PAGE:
More downside pressure for the euro

This euro move could really accelerate significantly to the downside. My point is that the weakness does have broader macro implications in a way which is unique to the euro zone.

The Eurocrats had the chance to deal with their problems from a position of strength when the euro was strong.  Now the market is beginning to focus on the institutional flaws and mounting stresses which are the product of a horrible monetary system.  Weakness in the euro could well generate more panic as the euro zone nations respond by embracing yet more fiscal austerity, which in turn will increase the deficits and likely trigger even more euro weakness.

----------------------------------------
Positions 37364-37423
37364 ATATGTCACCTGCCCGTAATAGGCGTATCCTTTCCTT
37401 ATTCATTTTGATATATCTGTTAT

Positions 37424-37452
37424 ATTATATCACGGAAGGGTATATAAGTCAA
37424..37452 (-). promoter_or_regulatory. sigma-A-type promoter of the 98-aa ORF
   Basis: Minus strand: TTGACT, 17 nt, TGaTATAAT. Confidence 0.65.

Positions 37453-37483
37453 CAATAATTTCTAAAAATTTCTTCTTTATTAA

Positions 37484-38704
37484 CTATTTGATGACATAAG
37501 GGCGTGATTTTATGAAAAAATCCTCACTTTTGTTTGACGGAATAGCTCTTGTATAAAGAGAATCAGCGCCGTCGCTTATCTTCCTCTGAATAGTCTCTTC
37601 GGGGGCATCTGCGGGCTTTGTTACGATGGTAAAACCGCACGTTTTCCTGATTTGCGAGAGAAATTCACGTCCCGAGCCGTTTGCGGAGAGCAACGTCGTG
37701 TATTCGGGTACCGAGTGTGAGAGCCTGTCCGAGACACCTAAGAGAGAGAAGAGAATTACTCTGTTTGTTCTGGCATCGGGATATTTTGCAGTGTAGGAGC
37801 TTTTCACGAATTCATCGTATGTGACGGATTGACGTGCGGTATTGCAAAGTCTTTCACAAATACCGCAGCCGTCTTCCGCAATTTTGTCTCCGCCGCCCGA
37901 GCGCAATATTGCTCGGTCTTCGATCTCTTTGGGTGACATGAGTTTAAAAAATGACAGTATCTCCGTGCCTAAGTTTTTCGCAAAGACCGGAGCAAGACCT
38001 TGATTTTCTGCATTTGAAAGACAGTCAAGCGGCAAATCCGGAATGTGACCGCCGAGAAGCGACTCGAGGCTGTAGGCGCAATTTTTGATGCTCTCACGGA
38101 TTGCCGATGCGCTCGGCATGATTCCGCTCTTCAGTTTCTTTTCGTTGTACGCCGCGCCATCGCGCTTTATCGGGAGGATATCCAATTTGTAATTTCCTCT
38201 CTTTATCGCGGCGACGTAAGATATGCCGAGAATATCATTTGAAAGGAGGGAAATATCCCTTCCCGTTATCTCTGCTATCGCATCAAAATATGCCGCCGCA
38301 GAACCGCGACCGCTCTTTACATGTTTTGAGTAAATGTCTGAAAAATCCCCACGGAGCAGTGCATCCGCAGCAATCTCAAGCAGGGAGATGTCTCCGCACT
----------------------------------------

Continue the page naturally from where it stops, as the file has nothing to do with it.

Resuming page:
During a period of euro weakness funding problems could become worse and spread to other euro nations. When foreign governments buy euros for their portfolio of FX reserves, they have to hold them in some kind of account or security.  Most probably opt for eurozone national government paper.  Same with international institutional investors. When they stop adding to their euro portfolios and/or reduce them, they stop buying and/or sell that paper.

The new holders of euro (those who buy the euros when portfolios sell them) may or may not buy that same government paper, and the euros may instead wind up as excess reserves at the ECB in a member bank account, or even as cash in circulation as individuals who don’t trust the banks turn to actual cash.  The banks with the excess reserves may or may not buy the national government paper or even accept it as repo collateral, to keep their risk down, and instead simply hold excess reserves at the ECB.